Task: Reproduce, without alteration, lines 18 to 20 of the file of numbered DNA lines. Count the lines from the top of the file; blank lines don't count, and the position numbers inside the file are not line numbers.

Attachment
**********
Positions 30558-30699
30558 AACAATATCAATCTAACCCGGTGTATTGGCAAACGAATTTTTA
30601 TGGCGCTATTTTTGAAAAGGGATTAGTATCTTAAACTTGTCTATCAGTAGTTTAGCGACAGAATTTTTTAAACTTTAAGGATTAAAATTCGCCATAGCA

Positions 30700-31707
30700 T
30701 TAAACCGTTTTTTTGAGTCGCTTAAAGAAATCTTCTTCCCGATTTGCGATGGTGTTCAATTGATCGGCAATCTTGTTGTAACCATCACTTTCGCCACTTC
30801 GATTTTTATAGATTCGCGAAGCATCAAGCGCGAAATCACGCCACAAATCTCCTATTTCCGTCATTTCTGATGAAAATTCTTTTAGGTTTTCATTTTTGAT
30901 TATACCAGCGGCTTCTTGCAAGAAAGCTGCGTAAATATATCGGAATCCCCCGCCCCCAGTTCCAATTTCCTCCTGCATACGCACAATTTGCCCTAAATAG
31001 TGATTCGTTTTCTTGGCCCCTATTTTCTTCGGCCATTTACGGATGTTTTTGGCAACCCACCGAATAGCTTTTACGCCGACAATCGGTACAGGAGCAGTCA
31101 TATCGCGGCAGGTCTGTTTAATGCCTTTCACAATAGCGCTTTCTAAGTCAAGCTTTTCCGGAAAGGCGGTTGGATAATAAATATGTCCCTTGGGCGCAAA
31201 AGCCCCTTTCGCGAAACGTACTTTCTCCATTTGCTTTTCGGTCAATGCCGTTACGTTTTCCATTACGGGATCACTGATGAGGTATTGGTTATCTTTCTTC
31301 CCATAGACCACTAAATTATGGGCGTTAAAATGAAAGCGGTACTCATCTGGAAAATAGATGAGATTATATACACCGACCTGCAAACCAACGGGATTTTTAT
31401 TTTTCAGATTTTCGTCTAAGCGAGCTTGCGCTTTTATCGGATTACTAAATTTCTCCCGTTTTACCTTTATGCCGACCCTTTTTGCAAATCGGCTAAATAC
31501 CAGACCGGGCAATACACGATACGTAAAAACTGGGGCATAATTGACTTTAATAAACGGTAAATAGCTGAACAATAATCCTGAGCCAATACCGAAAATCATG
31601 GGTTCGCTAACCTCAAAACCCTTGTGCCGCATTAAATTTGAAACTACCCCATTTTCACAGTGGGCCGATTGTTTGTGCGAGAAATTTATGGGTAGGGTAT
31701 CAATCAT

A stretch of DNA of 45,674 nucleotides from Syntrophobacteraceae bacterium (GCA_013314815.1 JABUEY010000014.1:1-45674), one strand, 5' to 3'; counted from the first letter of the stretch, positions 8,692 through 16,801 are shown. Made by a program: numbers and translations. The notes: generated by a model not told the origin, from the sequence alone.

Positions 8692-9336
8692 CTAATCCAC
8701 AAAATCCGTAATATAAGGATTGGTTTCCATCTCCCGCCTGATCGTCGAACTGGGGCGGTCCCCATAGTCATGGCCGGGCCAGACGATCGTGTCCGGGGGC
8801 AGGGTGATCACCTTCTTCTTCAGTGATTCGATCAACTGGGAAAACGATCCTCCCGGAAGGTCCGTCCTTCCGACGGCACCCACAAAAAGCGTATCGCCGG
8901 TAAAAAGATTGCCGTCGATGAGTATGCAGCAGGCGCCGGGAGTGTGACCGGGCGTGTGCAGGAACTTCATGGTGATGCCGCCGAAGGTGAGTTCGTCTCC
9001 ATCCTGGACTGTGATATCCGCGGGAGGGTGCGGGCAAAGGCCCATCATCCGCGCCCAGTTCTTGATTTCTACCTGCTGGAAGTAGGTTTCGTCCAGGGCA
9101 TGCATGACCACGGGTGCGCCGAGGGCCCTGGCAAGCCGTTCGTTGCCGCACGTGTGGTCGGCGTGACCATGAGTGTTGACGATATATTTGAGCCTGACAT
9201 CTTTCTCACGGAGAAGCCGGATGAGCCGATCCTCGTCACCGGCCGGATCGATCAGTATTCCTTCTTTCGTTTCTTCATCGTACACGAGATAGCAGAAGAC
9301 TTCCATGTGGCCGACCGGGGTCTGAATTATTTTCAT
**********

Positions 8692-9336
8692 CTAATCCAC
8701 AAAATCCGTAATATAAGGATTGGTTTCCATCTCCCGCCTGATCGTCGAACTGGGGCGGTCCCCATAGTCATGGCCGGGCCAGACGATCGTGTCCGGGGGC